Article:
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Monday, July 26, 2010

Your asthma is not all in your head

What would it be like living with asthma before modern medicine? This was a question I pondered until I read Mornings on Horseback by David McCoullough. Chapter 4 in particular gave an impressive view of a young Teddy Roosevelt's struggles with asthma.

Imagine, for a moment, the year is 1865 and you are a 7 year old Teddy. Now imagine your worst asthma attack -- not pretty, but bare with me. With no other options (no Ventolin), your dad assists you onto the horse driven buggy, and takes you for a bumpy ride in the cool spring air.

This seems to give you some relief, but your chest remains tight. When you arrive home, as the squeeky screen door slams shut, you notice an elderly man with a scruffy gray beard standing alongside your mother.

You recognize the man as your doctor, and he motions you to the chaise lounge in the far corner, and you hop up. You grab the edges and hold your shoulders high, huffing for air.

After examing you, the doc says, "It's all in your head, Teedy. We have some medicine that will help you relax your mind"

You grimace and think, "No doc, it's real." But you respectfully keep quiet.

Now looking at your dad, the doc says, "Take him for a ride, the fresh air will do his mind good. While you're out stop by the drug store and pick up some morphine. That should do the trick."

"Is there anything simpler that might work," your dad asks.

"Well," the doc says, "Have him smoke a pack of cigarettes until he pukes, and maybe a daily cigar and cup of coffee. If that and the morphine don't work, and you're desperite, try giving him a few shots of Whisky.

You gulp! None of that sounds appealing. The morphine relaxes you some, but when you try the other asthma cures you puke. Yet, when your dad asks how they worked you lie: "Great!"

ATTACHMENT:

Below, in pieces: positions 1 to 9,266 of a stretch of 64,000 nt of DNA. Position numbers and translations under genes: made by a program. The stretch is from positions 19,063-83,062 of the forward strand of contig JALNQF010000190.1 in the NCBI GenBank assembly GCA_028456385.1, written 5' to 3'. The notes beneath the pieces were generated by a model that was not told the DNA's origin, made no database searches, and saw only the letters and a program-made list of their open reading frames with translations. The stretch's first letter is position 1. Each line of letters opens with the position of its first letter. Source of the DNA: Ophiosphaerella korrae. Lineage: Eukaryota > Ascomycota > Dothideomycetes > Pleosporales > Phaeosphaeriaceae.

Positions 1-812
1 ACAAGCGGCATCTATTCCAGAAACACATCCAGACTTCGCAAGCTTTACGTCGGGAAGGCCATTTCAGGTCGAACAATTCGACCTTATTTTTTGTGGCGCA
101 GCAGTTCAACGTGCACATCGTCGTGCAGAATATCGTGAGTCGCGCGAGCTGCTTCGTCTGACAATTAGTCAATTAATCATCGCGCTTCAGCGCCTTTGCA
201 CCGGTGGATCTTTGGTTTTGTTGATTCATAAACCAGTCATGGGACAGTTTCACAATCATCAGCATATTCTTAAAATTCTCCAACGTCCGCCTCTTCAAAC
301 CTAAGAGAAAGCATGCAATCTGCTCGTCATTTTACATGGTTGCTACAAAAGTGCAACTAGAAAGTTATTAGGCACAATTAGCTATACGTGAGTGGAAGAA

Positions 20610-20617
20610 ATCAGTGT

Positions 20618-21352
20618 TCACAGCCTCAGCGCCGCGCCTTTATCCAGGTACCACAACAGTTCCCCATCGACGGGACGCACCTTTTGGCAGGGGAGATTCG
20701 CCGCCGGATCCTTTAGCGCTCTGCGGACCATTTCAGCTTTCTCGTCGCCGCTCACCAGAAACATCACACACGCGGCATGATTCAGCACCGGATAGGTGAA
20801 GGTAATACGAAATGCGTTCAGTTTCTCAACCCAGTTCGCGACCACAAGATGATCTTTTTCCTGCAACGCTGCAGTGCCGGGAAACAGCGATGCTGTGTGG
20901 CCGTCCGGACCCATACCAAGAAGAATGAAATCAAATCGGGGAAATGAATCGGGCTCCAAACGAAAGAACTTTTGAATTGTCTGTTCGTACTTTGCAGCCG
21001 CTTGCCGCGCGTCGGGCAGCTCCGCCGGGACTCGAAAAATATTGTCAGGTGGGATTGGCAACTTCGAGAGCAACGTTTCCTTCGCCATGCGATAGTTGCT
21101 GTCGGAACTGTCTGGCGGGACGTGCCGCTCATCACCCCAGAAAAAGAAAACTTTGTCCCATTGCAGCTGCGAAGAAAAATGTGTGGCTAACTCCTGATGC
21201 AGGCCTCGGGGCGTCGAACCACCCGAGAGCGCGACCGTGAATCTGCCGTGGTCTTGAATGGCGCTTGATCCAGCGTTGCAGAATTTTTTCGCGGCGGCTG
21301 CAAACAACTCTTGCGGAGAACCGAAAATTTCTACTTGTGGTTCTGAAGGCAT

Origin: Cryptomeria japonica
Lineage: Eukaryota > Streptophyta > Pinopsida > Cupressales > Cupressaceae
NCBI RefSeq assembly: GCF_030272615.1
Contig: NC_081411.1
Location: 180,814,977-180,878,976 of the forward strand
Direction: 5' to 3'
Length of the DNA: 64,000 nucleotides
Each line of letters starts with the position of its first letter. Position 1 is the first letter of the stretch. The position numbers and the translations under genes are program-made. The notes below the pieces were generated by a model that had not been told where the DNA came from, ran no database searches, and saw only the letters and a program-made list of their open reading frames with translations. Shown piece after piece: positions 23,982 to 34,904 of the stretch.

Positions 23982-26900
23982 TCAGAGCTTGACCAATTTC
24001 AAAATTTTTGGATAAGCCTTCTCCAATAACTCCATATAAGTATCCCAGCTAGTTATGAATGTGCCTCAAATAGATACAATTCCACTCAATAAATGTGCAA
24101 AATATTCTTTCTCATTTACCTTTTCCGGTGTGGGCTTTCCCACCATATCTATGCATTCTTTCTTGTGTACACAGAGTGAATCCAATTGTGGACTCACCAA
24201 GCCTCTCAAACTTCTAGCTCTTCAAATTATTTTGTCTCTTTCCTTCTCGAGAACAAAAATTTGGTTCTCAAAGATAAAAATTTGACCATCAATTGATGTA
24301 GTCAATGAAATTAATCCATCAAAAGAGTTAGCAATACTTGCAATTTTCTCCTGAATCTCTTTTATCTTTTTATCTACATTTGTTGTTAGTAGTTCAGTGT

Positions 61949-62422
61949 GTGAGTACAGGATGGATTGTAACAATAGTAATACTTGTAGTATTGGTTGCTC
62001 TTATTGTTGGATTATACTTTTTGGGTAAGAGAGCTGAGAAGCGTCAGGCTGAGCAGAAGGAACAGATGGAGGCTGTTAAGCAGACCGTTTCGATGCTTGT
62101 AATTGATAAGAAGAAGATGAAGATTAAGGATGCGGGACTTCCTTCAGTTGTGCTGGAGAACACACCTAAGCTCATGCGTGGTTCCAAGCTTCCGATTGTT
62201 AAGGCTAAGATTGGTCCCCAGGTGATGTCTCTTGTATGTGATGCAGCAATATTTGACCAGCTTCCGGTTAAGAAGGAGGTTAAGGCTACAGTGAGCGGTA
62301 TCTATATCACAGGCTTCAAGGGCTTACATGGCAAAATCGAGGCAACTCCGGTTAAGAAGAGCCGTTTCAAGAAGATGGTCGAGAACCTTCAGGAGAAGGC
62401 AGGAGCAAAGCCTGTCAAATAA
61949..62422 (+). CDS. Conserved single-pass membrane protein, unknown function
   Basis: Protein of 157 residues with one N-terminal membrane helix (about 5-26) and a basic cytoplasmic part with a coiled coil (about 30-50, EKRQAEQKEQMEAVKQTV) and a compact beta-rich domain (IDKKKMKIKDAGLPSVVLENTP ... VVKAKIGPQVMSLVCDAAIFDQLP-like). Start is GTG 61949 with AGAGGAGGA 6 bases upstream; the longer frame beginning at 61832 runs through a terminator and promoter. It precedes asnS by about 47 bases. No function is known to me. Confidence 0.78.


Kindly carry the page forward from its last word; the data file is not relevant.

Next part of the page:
Teddy's doc wasn't just grasping at straws, as these medicines were common asthma cures at that time. And he wasn't just making it up that asthma was in Teddy's head, as McCullough explains:

"As early as 1819.. the famous French physician Rene Laennec, inventor of the stethescope... perceived no organic causes to which asthma could be attributed, but listed 'mental emotion' among the primary probable causes."

Starting in 1866 many studies were done that proved asthma was a psychological disease brought on by a child's "'supressed cry for the mother.' A cry of rage as well as a cry for help. The child has an intense fear of being abondoned by the mother or of any form of rivalry for her affection"

To me this is an understandable theory since I, like many kid asthmatics, grew especially attached to my mom as outings with my dad -- hauling wood, camping -- often resulted in a tight chest.

One physician who advised the Roosevelts about Teedy's asthma was Dr. Henry Hyde Salter. He was an ardent supporter of this "pschosomatic theory of asthma". In fact, he later wrote a book called, "
On Asthma," which was the most well respected book on asthma in the 19th century.

He noticed many of Teddy's attacks came on Sundays, and surmised the reason for this was because asthmatic kids became anxious about school the next day.

Even up to 1982, McCollough writes, "Recent investigations strongly suggest that the disease is psychological in origin... the attack is not deliberate (though it can be), rather it is provoked by certain painful feelings -- burried anger, guilt, fear of abandonment, fears of all kinds -- or of tensions that need not necessarily be unpleasant, the approach of a birthday or Christmas, for example."

Fortunately for you and me, this falacious theory was disproven in the 1950s, and by the 1980s it was abandoned altogether by most doctors. Yet, while we now know asthma is not caused by anxiety, it has been proven
stress and anxiety can act as an asthma trigger.

When I was a kid there were a few people who did tell me my asthma was all in my head. Now that I've read this book I have a better understanding of why that might have been.

"Mornings on Horseback" was a great read in general, but it provides an impeccable image of what it was like living with asthma when meds like Ventolin and Xoponex were merely a pipe dream.

1 comment:

Respiratory Therapy School said...

Thanks for the interesting and informative post. I enjoyed reading it and look forward to more in the future.